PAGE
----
The optimal and values among the tested ones were different

from those originally proposed by Lassabatre et al. (2006), equal to

0.6 and 0.75, respectively, but feasible values of these two constants

(Haverkamp et al., 1994; Lassabatre et al., 2009; Nasta et al., 2012)

yielded reliable predictions of in this investigation. An attempt to establish the relative impact of and within their feasible ranges on

the predictions of was therefore carried out by considering scenario

nos. 1 to 10 because a) these scenarios were homogeneous in terms of

algorithm (BEST-slope) and n estimating procedure (FIT), i.e., they

only differed by the values of the two constants, and b) they included

the scenario yielding the best results (scenario no. 10). The mean

value of , Me(), increased with both and (Fig. 3a), but, in general,

Me() was more sensitive to than to . In particular, an increase of

from 0.61 to 0.79 determined an increase of Me() varying from 0.6%

for = 1.9 to 2.1% for = 0.1. On the other hand, an increase of

from 0.1 to 1.9 determined an increase in Me() varying from 13.4%

for = 0.79 to 15.0% for = 0.61. Therefore, the sensitivity of the estimates of Me() to was higher for low values of , and the sensitivity of

these estimates to increased with a decrease in . The choice of the

two inltration constants also affected the estimated relative variability

of , although the coefcients of variation of , CV(), varied in a relatively narrow range, i.e., from 53.6% to 58.1% (Fig. 3b). The CV() values

decreased with an increase in both and , but the former constant affected CV() more than the latter one. According to Nasta et al. (2012),

and have a large impact on the BEST estimation procedure, and both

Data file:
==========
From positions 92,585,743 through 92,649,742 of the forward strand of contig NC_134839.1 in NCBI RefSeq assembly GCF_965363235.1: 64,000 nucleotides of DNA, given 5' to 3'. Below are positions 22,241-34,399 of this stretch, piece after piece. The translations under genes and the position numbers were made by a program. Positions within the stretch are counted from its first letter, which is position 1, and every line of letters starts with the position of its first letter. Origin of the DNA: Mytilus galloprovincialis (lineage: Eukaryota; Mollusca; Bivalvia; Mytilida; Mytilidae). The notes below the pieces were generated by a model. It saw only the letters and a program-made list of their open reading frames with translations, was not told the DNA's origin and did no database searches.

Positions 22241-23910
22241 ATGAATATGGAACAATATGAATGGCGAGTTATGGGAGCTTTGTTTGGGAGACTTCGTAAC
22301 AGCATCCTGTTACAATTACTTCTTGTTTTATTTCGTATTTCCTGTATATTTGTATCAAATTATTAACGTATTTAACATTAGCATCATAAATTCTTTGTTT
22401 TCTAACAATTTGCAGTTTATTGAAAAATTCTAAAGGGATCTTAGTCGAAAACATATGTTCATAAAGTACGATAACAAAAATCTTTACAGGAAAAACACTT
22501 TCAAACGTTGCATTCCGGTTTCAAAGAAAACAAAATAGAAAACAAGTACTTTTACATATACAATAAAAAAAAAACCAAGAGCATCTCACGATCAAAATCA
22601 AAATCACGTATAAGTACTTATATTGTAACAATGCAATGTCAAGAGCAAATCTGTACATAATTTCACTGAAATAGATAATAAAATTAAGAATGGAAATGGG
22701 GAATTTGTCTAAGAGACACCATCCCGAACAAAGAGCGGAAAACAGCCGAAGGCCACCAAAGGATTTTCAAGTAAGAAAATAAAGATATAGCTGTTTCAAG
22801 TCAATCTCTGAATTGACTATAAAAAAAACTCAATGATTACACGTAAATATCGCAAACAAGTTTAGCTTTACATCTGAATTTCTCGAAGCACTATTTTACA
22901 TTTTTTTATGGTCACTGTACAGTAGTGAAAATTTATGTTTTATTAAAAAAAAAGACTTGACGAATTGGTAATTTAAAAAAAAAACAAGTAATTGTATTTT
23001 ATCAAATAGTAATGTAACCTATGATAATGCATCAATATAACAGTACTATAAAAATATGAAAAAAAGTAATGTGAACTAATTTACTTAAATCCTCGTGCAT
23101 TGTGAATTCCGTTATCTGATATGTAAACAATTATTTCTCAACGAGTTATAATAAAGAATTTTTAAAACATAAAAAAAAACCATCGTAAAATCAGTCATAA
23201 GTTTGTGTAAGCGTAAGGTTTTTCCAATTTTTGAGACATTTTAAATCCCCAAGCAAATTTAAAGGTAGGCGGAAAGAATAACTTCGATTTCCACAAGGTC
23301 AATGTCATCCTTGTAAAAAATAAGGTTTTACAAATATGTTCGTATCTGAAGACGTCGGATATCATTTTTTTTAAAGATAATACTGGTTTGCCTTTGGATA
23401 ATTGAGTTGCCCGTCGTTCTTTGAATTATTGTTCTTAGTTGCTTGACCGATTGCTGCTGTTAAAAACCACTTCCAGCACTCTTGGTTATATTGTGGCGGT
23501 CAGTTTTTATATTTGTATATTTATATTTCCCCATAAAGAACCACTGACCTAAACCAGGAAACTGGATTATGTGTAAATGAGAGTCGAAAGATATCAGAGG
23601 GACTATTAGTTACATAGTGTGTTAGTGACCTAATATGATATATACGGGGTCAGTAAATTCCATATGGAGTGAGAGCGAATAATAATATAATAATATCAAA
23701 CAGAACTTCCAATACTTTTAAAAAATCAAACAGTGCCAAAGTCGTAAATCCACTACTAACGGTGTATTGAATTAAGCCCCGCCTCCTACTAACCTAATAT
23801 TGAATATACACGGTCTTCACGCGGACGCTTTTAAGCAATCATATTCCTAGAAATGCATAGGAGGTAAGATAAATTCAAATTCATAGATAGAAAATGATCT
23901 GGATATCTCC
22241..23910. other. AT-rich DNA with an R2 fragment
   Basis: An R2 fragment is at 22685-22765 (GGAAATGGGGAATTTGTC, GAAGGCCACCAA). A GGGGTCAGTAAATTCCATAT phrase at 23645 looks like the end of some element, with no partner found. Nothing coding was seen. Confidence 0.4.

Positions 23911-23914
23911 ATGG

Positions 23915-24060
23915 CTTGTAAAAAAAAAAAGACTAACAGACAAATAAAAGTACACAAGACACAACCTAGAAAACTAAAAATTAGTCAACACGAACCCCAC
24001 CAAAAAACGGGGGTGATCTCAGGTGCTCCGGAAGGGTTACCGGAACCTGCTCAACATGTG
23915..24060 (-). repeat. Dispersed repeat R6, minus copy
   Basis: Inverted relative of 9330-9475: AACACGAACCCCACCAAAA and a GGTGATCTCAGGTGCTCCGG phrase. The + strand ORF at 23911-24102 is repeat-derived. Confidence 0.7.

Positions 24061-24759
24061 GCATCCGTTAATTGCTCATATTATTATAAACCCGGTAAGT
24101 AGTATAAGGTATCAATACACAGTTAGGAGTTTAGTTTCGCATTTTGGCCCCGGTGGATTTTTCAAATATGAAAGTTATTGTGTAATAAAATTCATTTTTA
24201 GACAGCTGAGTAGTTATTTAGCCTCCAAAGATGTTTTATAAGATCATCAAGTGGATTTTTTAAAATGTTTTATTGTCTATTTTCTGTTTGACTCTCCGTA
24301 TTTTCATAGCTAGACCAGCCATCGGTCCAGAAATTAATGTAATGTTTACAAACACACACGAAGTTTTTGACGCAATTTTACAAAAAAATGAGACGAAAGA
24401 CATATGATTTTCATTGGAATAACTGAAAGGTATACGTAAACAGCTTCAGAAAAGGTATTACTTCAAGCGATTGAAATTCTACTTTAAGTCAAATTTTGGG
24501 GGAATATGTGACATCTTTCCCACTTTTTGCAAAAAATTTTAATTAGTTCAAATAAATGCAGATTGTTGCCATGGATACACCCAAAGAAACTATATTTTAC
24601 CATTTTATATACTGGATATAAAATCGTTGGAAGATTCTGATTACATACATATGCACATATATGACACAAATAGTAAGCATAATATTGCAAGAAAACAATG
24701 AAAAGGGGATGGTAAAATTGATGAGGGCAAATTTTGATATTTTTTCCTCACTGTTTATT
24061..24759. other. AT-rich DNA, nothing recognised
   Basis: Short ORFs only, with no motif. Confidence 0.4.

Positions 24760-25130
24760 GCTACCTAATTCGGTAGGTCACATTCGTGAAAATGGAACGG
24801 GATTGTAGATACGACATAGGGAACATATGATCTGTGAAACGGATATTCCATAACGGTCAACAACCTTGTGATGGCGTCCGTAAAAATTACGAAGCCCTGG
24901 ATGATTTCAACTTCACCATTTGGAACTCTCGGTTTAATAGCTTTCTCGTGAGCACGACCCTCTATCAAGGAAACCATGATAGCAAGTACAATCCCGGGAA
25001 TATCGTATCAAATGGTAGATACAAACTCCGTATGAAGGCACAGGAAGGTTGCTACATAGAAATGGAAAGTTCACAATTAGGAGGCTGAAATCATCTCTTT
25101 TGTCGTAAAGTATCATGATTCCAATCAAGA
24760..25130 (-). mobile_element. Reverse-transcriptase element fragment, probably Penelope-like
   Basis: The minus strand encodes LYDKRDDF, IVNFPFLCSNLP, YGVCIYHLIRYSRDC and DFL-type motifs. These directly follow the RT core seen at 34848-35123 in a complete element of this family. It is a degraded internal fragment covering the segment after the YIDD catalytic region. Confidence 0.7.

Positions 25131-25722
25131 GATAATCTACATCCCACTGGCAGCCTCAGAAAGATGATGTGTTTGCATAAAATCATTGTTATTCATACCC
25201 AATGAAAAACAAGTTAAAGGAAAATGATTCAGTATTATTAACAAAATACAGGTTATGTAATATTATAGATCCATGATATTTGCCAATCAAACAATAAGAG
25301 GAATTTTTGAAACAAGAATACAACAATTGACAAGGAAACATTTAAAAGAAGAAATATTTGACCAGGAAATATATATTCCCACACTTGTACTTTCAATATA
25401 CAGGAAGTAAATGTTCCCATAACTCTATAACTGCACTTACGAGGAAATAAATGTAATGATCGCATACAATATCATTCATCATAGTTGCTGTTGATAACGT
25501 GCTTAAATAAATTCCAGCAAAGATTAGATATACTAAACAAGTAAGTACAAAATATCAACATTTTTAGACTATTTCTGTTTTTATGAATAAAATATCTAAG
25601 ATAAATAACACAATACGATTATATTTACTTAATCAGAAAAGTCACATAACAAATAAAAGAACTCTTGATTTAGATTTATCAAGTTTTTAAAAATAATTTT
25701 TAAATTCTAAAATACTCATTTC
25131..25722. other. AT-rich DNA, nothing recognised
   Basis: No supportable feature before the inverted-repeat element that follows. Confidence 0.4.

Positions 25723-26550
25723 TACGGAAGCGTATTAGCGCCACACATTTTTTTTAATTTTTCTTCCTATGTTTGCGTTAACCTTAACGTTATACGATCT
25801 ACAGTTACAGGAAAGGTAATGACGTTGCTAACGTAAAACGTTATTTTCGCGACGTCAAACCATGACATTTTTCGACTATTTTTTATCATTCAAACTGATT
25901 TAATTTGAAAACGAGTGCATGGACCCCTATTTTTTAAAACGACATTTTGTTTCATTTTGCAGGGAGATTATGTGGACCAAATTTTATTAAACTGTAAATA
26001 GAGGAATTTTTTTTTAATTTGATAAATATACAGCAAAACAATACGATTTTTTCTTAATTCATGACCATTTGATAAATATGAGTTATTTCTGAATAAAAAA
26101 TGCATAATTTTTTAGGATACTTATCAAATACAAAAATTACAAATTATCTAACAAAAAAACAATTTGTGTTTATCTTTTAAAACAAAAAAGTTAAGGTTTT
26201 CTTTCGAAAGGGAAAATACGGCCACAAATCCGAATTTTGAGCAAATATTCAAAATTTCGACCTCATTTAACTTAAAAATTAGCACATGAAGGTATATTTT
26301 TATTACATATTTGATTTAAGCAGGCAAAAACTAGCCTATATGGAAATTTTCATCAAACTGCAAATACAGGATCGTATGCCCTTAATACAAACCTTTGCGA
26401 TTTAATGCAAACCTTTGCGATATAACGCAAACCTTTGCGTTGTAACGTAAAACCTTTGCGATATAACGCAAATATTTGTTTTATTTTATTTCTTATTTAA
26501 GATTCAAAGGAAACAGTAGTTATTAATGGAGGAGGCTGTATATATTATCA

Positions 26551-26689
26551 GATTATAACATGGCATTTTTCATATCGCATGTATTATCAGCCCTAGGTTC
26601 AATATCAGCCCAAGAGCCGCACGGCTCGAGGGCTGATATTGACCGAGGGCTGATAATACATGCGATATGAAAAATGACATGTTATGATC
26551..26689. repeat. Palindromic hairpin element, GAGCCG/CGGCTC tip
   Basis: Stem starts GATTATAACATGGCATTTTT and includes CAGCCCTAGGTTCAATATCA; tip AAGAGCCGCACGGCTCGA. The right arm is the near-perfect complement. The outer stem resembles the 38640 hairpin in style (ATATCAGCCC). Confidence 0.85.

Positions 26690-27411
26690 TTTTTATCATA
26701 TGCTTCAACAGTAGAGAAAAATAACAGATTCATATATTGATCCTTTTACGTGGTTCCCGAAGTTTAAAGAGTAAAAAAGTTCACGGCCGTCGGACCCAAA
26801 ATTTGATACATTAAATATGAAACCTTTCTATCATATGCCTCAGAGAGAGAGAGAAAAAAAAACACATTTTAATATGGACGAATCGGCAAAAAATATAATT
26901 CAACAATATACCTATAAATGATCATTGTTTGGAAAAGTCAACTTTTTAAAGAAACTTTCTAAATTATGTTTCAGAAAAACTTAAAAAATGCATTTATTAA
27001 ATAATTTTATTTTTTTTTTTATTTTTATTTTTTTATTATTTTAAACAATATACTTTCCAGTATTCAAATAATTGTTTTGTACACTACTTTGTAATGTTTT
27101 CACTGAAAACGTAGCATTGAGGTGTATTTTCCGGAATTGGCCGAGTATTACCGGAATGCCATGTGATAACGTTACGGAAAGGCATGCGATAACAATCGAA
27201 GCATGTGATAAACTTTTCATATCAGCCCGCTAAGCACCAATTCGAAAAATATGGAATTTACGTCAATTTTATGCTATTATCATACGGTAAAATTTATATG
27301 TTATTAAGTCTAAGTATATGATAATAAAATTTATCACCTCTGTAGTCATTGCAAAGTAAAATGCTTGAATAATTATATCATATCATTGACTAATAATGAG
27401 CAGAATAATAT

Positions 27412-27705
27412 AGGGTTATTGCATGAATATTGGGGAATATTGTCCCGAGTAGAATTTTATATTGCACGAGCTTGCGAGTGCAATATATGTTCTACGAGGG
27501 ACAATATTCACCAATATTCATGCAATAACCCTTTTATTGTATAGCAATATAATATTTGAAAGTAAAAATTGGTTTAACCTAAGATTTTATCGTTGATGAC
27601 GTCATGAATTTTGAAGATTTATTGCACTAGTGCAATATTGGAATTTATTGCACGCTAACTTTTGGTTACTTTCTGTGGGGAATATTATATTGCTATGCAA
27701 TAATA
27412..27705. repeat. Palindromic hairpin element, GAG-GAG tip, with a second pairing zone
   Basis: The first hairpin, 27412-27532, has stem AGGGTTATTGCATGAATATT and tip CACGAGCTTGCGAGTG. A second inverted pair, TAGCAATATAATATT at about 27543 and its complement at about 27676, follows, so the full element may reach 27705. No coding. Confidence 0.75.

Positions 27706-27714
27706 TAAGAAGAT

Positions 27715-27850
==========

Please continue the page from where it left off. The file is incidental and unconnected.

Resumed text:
constants should be calibrated as a function of the soil type. This investigation, carried out on a sandy loam soil, suggested that the choice of

has a larger impact on the estimates of compared with the choice of

within feasible values of these two constants. Therefore, calibration is

particularly important for , i.e., to adjust the relation between the

water diffusivity and the unsaturated hydraulic conductivity (Nasta

et al., 2012).

The * values calculated by Eq. (4) varied from 0.0016 to 0.370 mm1

(N = 32). Excluding two values of * N 0.1 mm1, which were considered unreliable, being expected in gravels and very coarse sands with

negligible amounts of ner soil particles (Reynolds and Lewis, 2012),

the median of * was equal to 0.0067 mm1, and this value was used

305

signicantly higher Ks values than BEST (Table 5 and Fig. 4). The two estimates of Ks were signicantly correlated, but the linear regression line did

not coincide with the identity line according to the calculated 99.5% condence intervals for the intercept and the slope. However, the mean and

the median of Ks obtained with method 2 by Wu et al. (1999) were not

more than 21% higher than the corresponding values obtained with

BEST. With reference to the individual sampling points, the two estimates

of Ks differed by a factor never exceeding 2.1 and b 1.5 in 97% of the cases

(i.e., 31 out of 32). An uncertainty in the estimate of Ks by a factor of two or